Is there anything I can do about this? No, nobody has been prosecuted for (unconscious) thoughts. We live in a free society. I have to let the CPS investigation run its course. I’m not going to muddy the water with more allegations that can never be proven.

It is absolutely vicious and evil how 1 parent tries to eliminate the other parent out of the lives of the children, over the backs of the children. When one makes such false allegations and uses the child as a weapon to disparage the other parent, you don’t really love your child.

7 Stages to Accept the Life Change Called Divorce: Denial and Anger

“Life is a series of natural and spontaneous changes. Don’t resist them – that only creates sorrow. Let reality be reality. Let things flow naturally forward in whatever way they like.” — Lao-Tzu

In my previous post I introduced the 7 stagesDenial to come to acceptance and move on after the divorce.

1. Denial and Disbelief

Denial is usually a temporary emotional defense mechanism where the person refuses to accept the reality of the situation. Some just don’t see it coming, they are absolutely shell-shocked. Denial is usually short-term.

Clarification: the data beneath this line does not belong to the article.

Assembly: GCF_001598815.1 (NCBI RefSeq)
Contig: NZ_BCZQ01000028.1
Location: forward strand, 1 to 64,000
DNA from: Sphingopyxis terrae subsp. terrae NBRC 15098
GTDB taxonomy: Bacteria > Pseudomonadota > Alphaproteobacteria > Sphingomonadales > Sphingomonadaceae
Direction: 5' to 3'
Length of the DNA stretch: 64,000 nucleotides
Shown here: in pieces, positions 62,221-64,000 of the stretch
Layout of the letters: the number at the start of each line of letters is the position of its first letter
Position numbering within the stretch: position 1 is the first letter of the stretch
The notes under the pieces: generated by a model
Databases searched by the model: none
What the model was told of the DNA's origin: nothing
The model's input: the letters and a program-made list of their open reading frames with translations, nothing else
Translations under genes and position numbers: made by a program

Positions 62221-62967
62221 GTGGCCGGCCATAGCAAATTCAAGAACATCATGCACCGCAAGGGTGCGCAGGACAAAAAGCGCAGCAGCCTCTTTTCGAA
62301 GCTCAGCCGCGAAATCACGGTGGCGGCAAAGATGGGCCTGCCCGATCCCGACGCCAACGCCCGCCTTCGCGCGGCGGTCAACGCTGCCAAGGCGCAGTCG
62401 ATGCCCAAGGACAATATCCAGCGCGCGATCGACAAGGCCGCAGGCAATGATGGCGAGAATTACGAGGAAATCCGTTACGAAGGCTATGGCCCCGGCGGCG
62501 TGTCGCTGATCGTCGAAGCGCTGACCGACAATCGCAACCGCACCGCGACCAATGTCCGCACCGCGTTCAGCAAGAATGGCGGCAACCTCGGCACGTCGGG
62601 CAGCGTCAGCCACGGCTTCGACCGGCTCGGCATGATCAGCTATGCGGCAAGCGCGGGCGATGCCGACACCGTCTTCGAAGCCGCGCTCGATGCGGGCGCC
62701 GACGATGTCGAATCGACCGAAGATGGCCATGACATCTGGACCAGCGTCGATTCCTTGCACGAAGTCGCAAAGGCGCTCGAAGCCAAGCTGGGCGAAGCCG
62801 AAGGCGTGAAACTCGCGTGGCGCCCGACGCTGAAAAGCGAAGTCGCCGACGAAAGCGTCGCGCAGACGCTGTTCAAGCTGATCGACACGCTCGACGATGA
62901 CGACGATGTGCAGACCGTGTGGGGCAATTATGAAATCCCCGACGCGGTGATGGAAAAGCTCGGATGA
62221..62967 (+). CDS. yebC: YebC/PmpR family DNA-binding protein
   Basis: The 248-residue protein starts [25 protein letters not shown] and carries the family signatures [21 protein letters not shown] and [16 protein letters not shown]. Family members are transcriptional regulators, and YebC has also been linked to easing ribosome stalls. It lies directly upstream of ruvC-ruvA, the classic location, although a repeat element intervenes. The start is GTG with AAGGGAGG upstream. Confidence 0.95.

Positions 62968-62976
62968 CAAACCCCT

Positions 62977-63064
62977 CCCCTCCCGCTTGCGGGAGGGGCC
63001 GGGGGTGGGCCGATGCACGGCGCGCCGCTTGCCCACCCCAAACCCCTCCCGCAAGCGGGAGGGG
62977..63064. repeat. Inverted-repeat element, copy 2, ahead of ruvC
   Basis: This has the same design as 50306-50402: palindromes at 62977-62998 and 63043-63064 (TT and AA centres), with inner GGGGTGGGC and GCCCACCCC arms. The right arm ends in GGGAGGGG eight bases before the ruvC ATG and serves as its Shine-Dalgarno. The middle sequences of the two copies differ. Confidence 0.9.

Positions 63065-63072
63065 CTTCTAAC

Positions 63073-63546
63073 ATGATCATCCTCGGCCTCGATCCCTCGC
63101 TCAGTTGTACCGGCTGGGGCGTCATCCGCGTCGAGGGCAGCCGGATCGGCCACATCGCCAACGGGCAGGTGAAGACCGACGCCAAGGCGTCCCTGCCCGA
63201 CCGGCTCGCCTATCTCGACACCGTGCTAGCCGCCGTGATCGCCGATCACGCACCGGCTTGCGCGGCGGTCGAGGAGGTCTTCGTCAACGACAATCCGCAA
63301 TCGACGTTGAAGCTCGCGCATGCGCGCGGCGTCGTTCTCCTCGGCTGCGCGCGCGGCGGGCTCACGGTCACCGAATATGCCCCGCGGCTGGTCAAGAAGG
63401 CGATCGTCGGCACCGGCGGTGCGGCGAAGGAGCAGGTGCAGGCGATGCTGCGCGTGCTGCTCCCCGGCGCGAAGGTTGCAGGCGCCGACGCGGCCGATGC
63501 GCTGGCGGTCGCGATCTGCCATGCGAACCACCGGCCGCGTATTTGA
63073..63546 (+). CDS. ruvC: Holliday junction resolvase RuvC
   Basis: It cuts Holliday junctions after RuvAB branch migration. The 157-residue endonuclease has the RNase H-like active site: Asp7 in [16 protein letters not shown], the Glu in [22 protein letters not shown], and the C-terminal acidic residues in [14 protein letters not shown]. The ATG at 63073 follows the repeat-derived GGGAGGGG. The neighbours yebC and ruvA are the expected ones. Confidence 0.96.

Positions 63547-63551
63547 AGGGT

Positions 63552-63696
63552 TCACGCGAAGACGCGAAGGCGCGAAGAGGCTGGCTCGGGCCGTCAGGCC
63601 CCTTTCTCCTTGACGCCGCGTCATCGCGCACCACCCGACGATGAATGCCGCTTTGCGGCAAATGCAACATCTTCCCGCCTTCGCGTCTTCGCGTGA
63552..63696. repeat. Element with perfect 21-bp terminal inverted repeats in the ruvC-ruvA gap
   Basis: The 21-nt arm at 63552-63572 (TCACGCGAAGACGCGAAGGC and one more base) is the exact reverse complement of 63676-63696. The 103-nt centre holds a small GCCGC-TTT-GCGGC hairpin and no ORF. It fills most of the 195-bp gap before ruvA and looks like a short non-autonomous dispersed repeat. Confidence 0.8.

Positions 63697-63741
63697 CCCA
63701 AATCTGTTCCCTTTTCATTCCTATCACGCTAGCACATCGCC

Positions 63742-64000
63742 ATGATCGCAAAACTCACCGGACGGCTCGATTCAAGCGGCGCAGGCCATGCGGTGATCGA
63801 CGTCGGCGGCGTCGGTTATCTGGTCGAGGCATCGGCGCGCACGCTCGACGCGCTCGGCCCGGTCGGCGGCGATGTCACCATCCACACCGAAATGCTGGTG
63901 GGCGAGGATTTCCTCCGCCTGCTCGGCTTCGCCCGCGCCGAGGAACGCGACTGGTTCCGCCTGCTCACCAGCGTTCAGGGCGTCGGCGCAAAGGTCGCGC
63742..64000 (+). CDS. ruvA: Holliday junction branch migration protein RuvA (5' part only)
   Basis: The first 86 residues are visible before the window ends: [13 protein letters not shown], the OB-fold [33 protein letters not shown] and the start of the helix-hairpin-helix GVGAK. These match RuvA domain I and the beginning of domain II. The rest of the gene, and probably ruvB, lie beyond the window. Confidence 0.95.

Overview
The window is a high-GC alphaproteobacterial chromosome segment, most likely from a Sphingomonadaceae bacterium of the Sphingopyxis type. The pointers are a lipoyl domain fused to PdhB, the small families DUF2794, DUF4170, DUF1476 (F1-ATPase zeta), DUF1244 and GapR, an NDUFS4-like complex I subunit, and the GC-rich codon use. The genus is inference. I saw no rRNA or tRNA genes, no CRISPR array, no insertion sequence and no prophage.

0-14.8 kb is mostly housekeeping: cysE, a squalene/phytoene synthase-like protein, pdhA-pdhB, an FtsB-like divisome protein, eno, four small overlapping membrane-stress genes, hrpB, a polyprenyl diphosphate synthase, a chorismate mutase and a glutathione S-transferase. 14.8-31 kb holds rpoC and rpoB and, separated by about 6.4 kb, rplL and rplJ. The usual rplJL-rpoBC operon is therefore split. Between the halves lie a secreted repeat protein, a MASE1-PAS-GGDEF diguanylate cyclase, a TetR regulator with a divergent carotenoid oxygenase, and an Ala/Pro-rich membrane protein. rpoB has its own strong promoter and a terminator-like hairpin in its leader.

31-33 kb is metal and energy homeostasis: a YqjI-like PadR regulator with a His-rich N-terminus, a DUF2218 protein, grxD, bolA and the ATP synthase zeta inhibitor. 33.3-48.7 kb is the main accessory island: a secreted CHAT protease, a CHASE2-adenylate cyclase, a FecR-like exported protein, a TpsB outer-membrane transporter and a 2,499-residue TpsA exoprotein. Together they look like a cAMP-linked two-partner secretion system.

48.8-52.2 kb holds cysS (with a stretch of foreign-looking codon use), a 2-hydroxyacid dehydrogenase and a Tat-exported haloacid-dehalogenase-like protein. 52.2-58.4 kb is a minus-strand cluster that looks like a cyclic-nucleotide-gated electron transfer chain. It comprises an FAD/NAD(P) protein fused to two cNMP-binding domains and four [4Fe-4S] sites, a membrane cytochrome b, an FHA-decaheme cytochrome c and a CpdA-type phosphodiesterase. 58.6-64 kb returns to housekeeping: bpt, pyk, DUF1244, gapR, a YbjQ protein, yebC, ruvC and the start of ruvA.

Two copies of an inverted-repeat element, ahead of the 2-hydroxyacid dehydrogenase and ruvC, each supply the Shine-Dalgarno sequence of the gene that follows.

Often when you first hear those dreadful words there is minimization. “Yeah, the marriage wasn’t great, but it wasn’t bad either. It was stuck in comfortable mediocrity, but was it really that bad that a divorce is the only solution?” Another form of denial is projection. You acknowledge the problem, but blame the other party entirely on the demise of the marriage.

It is important that you take a really hard and close look at your marriage. Why? Because it helps you with future relationships. Look closely at the good things that were in your marriage, but don’t idealize them. Of course there were good things, otherwise, why did you marry in the first place, or why did not get a divorce yourself sooner?